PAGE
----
Research at the School of International Communications is multi-disciplinary, including media and communication studies, film and television studies, journalism, mobile studies, and game studies.

If you have any questions about the research at the School of International Communications, get in touch with our director of research Dr Corey Kai Nelson Schultz.

Recent Publications


The School of International Communications is an Institutional Member of the following Professional Organisations:


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 Visiting Scholars


 Name  Biography


Dr. Kata Szita

 Dr. Kata Szita’s research interests involve the behavioral and cognitive aspects of film, media, and extended reality experiences. She completed her PhD in 2019 in cognitive film studies at the University of Gothenburg, Sweden. Her recently published doctoral thesis, Smartphone cinematics: A cognitive study of smartphone spectatorship, discusses the psychological and technological mechanisms of interactive viewing on mobile devices. Currently, she investigates moving-image, virtual reality, and augmented reality experiences with a particular focus on cognition, embodiment, physiological reactions, decision-making, and social behavior. During her time as a Visiting Scholar at UNNC, she conducts a study on movie-viewing experiences in social virtual reality environments in collaboration with Prof. Eugene Ch’ng and Dr. Wyatt Moss-Wellington. In this study, viewers’ emotional engagement and comprehension are compared between virtual reality and physical-world viewing of narrative films.

Cecília 2020 

Professor Cecilia Mello

Cecília Mello is Professor of Film and Audiovisual Media at the Department of Film, Radio and Television, University of São Paulo, Brazil. Her research interests involve audiovisual realism, cinema and urban spaces, intermediality and world cinemas – with an emphasis on British and Chinese cinemas. She has published widely in Brazil and abroad and is the author of The Cinema of Jia Zhangke: Realism and Memory in Chinese Film (London: Bloomsbury, 2019; Honourable Mention – Best Monograph 2020 - British Association of Film, Television and Screen Studies). During her time as a Visiting Scholar at UNNC, she will be conducting research on current realist trends in East/Southeast Asian and Latin American cinemas, in collaboration with Dr Corey Schultz. In this study, they will explore the hypothesis that the realist turn in world cinema, noticeable from the 1990s onwards and coinciding with the introduction of digital technology, assumes a peculiar form in these cinemas in that it incorporates elements of the fantastic, the magical and the phantasmatic, complicating the relationship between the moving image and the objective real. They hope to analyse a number of recent films made in Brazil and in China – including Taiwan and Hong Kong – which promote the intersection of different temporalities: the present of phenomenological reality, layers of the past and the realm of memory that belong to the time of posthumous presences, and the strange occurrences that could belong in the future or which are simply out of time. This happens through a combination of local, regional, national and transnational factors, and refers to the effects of a particular historical moment marked by intense spatial transformation and by the consequent loss of reference and memory. By employing a multi-polar comparative analysis, we will focus on the interconnections that allow us to bring together films made in opposite sides of the globe, but which share similarities in their formal, thematic and ultimately political resignification of realism in the age of a post-photographic ontology.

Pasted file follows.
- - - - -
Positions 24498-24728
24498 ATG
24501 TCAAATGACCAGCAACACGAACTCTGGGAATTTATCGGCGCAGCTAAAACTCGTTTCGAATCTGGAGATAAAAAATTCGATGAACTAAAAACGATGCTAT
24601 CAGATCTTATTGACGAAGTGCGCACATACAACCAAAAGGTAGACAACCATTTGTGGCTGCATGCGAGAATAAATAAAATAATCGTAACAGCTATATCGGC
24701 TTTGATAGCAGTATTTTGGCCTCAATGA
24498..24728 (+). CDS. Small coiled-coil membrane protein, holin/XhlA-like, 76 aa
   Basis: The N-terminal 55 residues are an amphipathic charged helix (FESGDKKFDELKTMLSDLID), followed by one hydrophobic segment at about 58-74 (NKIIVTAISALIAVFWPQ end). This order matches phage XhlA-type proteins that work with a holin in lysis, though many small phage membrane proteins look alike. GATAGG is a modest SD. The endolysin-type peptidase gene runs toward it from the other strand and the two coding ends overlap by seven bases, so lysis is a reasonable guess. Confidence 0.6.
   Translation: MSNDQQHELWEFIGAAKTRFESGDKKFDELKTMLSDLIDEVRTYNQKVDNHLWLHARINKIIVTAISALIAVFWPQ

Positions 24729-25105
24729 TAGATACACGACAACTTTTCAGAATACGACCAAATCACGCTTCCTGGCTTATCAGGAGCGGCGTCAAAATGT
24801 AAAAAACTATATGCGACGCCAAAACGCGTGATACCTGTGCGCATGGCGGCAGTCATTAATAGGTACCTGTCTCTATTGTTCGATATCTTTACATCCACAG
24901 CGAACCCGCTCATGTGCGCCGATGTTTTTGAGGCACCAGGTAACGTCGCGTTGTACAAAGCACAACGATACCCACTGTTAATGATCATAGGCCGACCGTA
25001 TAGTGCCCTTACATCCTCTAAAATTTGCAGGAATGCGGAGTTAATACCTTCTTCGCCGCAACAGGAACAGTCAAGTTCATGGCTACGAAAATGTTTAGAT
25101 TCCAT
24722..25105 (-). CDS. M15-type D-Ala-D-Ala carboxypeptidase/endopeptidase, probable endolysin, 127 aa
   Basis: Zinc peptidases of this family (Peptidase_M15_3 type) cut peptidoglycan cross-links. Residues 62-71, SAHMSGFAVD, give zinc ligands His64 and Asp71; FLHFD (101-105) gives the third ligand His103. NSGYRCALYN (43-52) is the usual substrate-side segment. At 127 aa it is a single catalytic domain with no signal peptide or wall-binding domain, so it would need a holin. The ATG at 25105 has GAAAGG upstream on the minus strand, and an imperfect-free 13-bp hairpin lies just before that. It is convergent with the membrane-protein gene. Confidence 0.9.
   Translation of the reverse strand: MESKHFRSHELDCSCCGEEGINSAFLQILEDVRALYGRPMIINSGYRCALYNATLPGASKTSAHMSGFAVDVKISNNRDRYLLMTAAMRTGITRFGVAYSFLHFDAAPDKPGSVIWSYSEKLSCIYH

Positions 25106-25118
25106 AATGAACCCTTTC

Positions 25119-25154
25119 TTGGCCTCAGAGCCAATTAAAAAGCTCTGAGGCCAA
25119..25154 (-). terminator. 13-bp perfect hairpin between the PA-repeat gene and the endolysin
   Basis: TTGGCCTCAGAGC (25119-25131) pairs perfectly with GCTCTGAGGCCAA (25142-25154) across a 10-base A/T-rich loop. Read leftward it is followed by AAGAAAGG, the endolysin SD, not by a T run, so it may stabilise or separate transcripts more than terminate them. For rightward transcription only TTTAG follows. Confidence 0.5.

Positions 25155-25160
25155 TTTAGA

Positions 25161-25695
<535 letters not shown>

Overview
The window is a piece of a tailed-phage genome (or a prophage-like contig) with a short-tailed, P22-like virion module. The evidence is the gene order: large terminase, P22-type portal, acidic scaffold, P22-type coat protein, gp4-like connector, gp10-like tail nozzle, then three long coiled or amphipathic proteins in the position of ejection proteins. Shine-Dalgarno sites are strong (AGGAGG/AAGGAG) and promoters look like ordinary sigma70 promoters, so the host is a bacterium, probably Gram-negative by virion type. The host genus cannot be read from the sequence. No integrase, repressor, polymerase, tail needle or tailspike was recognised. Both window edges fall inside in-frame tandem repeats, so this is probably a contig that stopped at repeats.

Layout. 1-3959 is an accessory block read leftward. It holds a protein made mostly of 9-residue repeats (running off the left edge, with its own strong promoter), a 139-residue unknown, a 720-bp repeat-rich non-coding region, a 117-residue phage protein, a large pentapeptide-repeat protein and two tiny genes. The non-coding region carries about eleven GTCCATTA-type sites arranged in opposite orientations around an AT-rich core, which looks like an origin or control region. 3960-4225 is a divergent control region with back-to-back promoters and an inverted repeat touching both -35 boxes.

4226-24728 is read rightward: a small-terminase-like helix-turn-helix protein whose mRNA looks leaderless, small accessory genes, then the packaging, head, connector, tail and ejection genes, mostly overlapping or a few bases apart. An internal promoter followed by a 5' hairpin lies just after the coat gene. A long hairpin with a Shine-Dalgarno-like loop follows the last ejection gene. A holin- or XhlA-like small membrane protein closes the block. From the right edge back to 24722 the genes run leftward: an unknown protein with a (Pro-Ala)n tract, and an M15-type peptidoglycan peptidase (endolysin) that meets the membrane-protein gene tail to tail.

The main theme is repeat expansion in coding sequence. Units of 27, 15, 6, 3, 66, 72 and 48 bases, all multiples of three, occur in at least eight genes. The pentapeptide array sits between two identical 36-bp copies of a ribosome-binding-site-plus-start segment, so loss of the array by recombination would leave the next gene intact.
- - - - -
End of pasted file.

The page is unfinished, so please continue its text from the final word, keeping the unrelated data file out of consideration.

Tingting Hu

Dr. Tingting Hu



Tingting Hu is an Associate Professor Research Fellow in the School of Journalism and Communication, Wuhan University. She has received her PhD at Macquarie University in 2019 and taught at the University of Technology Sydney and University of New South Wales from 2016 to 2019. Her research interest lies in the articulation of film, media and cultural studies with feminist theories, transmedia studies in various social and cultural contexts. Her recent publications appear in Journal of Contemporary China, Television & New Media, Feminist Media Studies, Continuum and Asian Studies Review. Her new monography Victim, Perpetrator and Professional: The Representation of Women in Chinese Crime Films has published with Sussex Academic Press in 2021. During her time as a Visiting Scholar at UNNC, she conducts a study on fan engagement of transmedia boys’ love adapted web-dramas in collaboration with Dr Celia Lam. This project adopts a transmedia perspective to investigate how fans engage with the transmedia extensions of BL adapted web-dramas across multiple media platforms and how they empower the producer-initiated and fan-strengthened counterculture violating the hegemonic mainstream culture and heteronormativity.